I’m studying right now. I’m a young artist and have only been painting professionally for six years; it’s still new to me. I’ve been studying the masters: Warhol, Liechtenstein. I have books all over the living room, trying to surround myself with things that inspire me, sitting on a vintage couch with all the old furniture—it’s a place to get inspired. It’s a place I love. I love everything about it.
I’m getting an education from the house and being inspired by the house.
What is your favorite feature of the house?
The sliding doors. I love that everything is completely open to the back yard. There are 12 doors along the two living rooms and kitchen, then two similar doors off the bathroom. They’re 12 feet high, and eight feet long, and they all open out to a seven-foot roof overhang, so the rooms extend seven feet into the garden.
I really love the kitchen too; the kitchen is exactly what a kitchen should be. It’s the center of the house, and you can reach the kitchen from every room. It reminds me of my mom and my grandma; this whole house has a very family vibe to it. If a family lived here, there would be a lot of interaction. Everything is open, and everything has access to the outside, to nature. This type of indoor/outdoor living is awesome. It forces you to live differently than you would.
What are your favorite things to cook in that vintage oven?
I use the 1960s Custom Imperial oven every day. I don't even have a microwave. I think the oven really adds to the house, and it makes me want to cook. It lights up like a jukebox, with that noise, that florescent-neon-light noise. It's cool.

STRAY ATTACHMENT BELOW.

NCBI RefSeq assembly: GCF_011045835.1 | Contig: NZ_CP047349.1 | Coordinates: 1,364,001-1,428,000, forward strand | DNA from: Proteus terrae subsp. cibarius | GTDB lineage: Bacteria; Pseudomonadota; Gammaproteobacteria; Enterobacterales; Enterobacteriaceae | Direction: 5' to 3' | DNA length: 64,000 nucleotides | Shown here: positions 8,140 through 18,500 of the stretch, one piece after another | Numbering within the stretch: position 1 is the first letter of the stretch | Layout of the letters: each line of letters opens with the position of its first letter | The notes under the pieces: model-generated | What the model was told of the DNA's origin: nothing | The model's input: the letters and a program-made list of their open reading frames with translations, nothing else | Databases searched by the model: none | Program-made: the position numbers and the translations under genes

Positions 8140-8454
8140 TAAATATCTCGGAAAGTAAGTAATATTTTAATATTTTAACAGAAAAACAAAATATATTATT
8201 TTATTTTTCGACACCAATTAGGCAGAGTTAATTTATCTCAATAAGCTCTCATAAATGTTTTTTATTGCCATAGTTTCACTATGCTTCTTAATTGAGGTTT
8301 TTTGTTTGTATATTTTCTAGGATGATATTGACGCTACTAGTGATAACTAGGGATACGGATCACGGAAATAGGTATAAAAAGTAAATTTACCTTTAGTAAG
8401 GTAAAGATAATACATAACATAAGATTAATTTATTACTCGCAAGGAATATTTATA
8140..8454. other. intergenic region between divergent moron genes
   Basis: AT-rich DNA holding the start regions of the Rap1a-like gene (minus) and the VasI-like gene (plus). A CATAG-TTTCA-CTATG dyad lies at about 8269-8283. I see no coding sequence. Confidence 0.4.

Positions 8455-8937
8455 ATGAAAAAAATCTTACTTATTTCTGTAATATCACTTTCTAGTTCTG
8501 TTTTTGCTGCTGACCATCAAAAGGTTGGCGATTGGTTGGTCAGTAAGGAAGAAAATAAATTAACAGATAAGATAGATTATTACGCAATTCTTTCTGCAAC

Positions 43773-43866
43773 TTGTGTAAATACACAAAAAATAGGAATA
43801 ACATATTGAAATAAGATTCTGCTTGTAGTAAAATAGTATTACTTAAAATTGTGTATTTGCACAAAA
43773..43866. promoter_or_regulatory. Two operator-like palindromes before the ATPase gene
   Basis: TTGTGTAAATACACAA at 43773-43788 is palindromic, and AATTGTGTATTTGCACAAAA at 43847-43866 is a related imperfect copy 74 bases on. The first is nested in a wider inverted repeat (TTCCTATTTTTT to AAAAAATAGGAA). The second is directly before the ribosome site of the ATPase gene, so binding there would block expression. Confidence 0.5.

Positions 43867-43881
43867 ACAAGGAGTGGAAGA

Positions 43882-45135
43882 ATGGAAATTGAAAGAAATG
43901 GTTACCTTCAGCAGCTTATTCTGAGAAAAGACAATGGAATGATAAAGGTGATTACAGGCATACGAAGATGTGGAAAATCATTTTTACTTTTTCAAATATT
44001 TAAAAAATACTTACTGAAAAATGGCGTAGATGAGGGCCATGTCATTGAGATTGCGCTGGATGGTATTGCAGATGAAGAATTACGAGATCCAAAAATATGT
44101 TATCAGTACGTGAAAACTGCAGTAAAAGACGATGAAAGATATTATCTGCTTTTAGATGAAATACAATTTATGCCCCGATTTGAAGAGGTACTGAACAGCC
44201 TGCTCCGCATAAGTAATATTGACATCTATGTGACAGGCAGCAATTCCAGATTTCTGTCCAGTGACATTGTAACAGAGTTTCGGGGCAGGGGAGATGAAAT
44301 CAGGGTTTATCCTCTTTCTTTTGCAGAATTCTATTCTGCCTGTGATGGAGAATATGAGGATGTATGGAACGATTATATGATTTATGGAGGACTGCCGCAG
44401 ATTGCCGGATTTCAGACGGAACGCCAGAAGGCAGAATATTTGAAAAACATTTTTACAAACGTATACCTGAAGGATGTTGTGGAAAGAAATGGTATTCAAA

I pull out the James Bond-like burners and make scrambled eggs in the morning like a normal person. But since my family are super-Italian, crazy people, I’ve also been making pizza since I was six years old. The way the oven opens up, it’s like a vertical pizza oven, so every Sunday I make a big pizza pie. It’s like being in the pizzeria again.
How do you like living outside of the city?
I live in New York, and also in Miami, which is basically New York with palm trees. Out here, it’s not like that. It’s a lot of adjustment for me; I couldn’t live here all year round. I had to escape back for a bit because I was going crazy. It’s peaceful, but the lifestyle is different. I wish I could pick up this house and put it in the East Village, but I appreciate it for where it is.
Everything that’s around this house is beautiful: the neighborhood is beautiful, the people are very sweet. It is serving its purpose, and I’m learning a lot from it.
What is the biggest change you made to the house?
I installed some wood paneling and replaced the carpet in one of the living rooms with huge marble tiles with marble veins in them. During the midcentury modern period, they had these wood-paneled, slatted walls. I see them in the Case Study houses, and I wanted there to be a little more wood here.
Believe it or not, I found a shaman yoga instructor here who is also a woodworker. He put up the walls for me, using Angélique wood, a type they would have used then. I want it to look like it came with the house. I don't want to alter the integrity of the home, but I think adding things to the home where someone looks at it and goes, "Oh that must be original..." It's just kind of cool to trick people a little bit.
How do you find yourself using the house?
My bedroom has these sliding doors, and I’ve been getting up early— because there’s nothing to do here—and I’ve really been noticing the nature here. I’ve never noticed it in Miami or New Jersey. I’m noticing lizards, butterflies, it’s nice. I sit outside a lot more, sit on my bench, look at books outside—I’m using this house as a place to study. I’m studying the architecture, studying the living; I’m getting an education from the house and being inspired by the house.